Amid rising tensions, Iran tests Russian-built missile system

Iran says that it has successfully test-fired an S-300 air defense system, which has a range of up to 125 miles, as tensions between the United States and Iran continue to escalate.

Ebrahim Noroozi/AP/File
In this April 2016 photo, a long-range S-300 missile system is displayed by Iran's army during a parade marking National Army Day, in Tehran.

Iran says it has successfully tested a Russian-made long-range missile, stoking anxieties as tensions between the nation and the United States continue to climb.

A report Saturday from the official IRNA news agency claimed that Iran officials had successfully launched an S-300 System missile from in the nation’s central desert during military tests.

That system has a range of 125 miles and can track and hit multiple targets. Purchased in an $800 million deal, the Russian-crafted missile took 10 years to arrive after pressure from the US and Israel encouraged Russia to suspend its delivery.  

Relations between Iran and the US have improved slightly since the landmark nuclear deal in 2016. In exchange for relief from US sanctions, Iran agreed to curb its nuclear program, easing fears that Iran could stage a devastating nuclear attack.

But ideological divides and tensions remain between the two nations, particularly pertaining to action in Syria’s brutal civil war and attendant humanitarian crisis.

And President Trump has aired criticism of the deal, a move that could further complicate the relationship. Last month, he put Iran “on-notice” after the country was reported to be testing a ballistic missile.

Meanwhile, his executive immigration order drew ire from the region after it moved to temporarily block immigrants from seven predominantly Muslim nations, including Iran, from entering the US. A federal court halted that order last month, but Mr. Trump signed a revised version Monday. The new directive allows for green card and visa holders from Iran to continue to travel to the US, but blocks applications from new immigrants.

News of the test came just as a fleet of Iranian fast-attack vessels tangled with a US Navy ship the same day. US officials say the Navy tracking ship, known as the USNS Invincible, was forced to shift its course after Iran guard vessels came within 600 yards of the ship and three accompanying British Royal Navy ships.

The officials said attempts to communicate with the Iranian ship were not returned, leading US officials to deem the encounter "unsafe and unprofessional."

"Well I don't know how much of a pattern it is, we actually had seen quite an improvement in Iran's behavior until recently," Pentagon spokesman Captain Jeff Davis told reporters of the incident.

The tense weekend followed the release of an Iranian animated movie "Battle of the Persian Gulf II," which depicts Iran battleships opening fire on a US vessel and destroying it in response to US involvement with the nation’s nuclear weapon program.

While the film is a fictionalized take on the relationship, the concept is drawn from animosity between the two countries.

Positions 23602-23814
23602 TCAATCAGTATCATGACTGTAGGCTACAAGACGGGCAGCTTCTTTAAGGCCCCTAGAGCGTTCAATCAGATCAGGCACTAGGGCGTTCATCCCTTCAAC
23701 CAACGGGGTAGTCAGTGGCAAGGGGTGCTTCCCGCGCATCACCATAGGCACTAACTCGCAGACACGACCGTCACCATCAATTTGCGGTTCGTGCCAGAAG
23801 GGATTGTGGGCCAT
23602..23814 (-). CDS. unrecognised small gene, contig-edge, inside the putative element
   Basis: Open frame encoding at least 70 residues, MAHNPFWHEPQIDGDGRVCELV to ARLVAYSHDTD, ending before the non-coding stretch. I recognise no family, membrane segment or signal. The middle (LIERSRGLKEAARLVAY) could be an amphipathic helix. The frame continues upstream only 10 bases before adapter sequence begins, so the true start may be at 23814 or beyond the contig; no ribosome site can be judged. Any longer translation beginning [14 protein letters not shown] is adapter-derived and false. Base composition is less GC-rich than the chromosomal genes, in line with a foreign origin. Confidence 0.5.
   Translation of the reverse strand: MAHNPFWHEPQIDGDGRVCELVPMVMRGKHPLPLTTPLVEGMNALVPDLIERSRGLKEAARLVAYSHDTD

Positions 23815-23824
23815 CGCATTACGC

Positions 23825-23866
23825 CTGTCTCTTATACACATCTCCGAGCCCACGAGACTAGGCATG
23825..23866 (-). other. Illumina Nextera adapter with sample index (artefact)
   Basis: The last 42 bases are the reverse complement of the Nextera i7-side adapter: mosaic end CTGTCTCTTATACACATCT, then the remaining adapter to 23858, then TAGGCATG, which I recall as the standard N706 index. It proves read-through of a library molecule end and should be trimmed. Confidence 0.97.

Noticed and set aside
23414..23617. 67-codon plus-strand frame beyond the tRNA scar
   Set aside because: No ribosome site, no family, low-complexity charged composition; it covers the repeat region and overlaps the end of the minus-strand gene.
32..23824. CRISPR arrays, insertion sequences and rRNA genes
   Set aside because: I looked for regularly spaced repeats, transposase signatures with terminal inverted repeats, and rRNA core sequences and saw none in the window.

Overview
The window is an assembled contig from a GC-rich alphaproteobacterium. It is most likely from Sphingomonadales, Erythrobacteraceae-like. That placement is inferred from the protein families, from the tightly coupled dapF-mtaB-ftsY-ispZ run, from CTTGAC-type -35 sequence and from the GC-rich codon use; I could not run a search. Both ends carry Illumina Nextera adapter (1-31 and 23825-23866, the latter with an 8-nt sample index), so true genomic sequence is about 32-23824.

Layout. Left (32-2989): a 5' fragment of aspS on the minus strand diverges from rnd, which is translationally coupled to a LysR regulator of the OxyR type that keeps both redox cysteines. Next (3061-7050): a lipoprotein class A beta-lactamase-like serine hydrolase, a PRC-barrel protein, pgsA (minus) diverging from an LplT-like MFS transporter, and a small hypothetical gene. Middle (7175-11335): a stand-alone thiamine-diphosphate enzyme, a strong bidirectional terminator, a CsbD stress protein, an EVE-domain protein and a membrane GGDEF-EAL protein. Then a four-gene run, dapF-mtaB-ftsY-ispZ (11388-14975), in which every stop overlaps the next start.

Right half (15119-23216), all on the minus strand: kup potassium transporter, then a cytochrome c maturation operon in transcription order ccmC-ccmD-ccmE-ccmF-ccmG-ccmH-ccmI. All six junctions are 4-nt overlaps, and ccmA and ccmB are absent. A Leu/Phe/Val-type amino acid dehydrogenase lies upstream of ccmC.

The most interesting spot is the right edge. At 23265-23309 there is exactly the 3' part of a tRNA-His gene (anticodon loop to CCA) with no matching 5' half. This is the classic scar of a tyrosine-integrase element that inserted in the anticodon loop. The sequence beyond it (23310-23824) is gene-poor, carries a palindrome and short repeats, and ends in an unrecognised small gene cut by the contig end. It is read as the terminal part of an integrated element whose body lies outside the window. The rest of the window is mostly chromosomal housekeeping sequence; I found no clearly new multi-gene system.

"This is a response to hundreds of (anti-Iranian) American movies and video games," Farhad Azima, the film’s director, told the Associated Press, noting that the film's release accompanied escalating tensions between the two by coincidence. "We are saying that if you fire one bullet against Iran, a rain of hot lead will be poured on your forces."

This report contains material from the Associated Press and Reuters.

You've read  of  free articles. Subscribe to continue.
Real news can be honest, hopeful, credible, constructive.
What is the Monitor difference? Tackling the tough headlines – with humanity. Listening to sources – with respect. Seeing the story that others are missing by reporting what so often gets overlooked: the values that connect us. That’s Monitor reporting – news that changes how you see the world.

Dear Reader,

About a year ago, I happened upon this statement about the Monitor in the Harvard Business Review – under the charming heading of “do things that don’t interest you”:

“Many things that end up” being meaningful, writes social scientist Joseph Grenny, “have come from conference workshops, articles, or online videos that began as a chore and ended with an insight. My work in Kenya, for example, was heavily influenced by a Christian Science Monitor article I had forced myself to read 10 years earlier. Sometimes, we call things ‘boring’ simply because they lie outside the box we are currently in.”

If you were to come up with a punchline to a joke about the Monitor, that would probably be it. We’re seen as being global, fair, insightful, and perhaps a bit too earnest. We’re the bran muffin of journalism.

But you know what? We change lives. And I’m going to argue that we change lives precisely because we force open that too-small box that most human beings think they live in.

The Monitor is a peculiar little publication that’s hard for the world to figure out. We’re run by a church, but we’re not only for church members and we’re not about converting people. We’re known as being fair even as the world becomes as polarized as at any time since the newspaper’s founding in 1908.

We have a mission beyond circulation, we want to bridge divides. We’re about kicking down the door of thought everywhere and saying, “You are bigger and more capable than you realize. And we can prove it.”

If you’re looking for bran muffin journalism, you can subscribe to the Monitor for $15. You’ll get the Monitor Weekly magazine, the Monitor Daily email, and unlimited access to

QR Code to Amid rising tensions, Iran tests Russian-built missile system
Read this article in
QR Code to Subscription page
Start your subscription today